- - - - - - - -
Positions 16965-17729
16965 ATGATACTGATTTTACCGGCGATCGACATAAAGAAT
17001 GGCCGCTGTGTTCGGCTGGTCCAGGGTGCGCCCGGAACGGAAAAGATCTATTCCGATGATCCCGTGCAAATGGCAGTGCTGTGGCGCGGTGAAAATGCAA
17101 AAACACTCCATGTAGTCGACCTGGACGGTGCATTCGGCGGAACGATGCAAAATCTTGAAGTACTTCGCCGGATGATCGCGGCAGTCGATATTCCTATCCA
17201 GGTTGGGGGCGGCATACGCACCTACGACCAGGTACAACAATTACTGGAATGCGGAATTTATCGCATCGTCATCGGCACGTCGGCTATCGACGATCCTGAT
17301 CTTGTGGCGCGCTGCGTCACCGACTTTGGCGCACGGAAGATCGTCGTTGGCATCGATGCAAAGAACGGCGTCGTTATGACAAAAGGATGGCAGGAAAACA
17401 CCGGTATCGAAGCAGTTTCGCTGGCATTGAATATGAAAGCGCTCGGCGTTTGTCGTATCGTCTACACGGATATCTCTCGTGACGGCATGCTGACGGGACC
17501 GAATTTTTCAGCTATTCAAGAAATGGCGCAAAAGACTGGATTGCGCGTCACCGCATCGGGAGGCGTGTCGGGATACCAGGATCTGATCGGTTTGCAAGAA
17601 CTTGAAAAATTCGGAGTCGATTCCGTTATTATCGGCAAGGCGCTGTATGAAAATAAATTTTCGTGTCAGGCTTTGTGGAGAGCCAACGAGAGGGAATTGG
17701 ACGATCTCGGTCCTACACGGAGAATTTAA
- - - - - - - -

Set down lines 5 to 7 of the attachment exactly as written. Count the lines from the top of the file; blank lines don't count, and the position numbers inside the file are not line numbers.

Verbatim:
17201 GGTTGGGGGCGGCATACGCACCTACGACCAGGTACAACAATTACTGGAATGCGGAATTTATCGCATCGTCATCGGCACGTCGGCTATCGACGATCCTGAT
17301 CTTGTGGCGCGCTGCGTCACCGACTTTGGCGCACGGAAGATCGTCGTTGGCATCGATGCAAAGAACGGCGTCGTTATGACAAAAGGATGGCAGGAAAACA
17401 CCGGTATCGAAGCAGTTTCGCTGGCATTGAATATGAAAGCGCTCGGCGTTTGTCGTATCGTCTACACGGATATCTCTCGTGACGGCATGCTGACGGGACC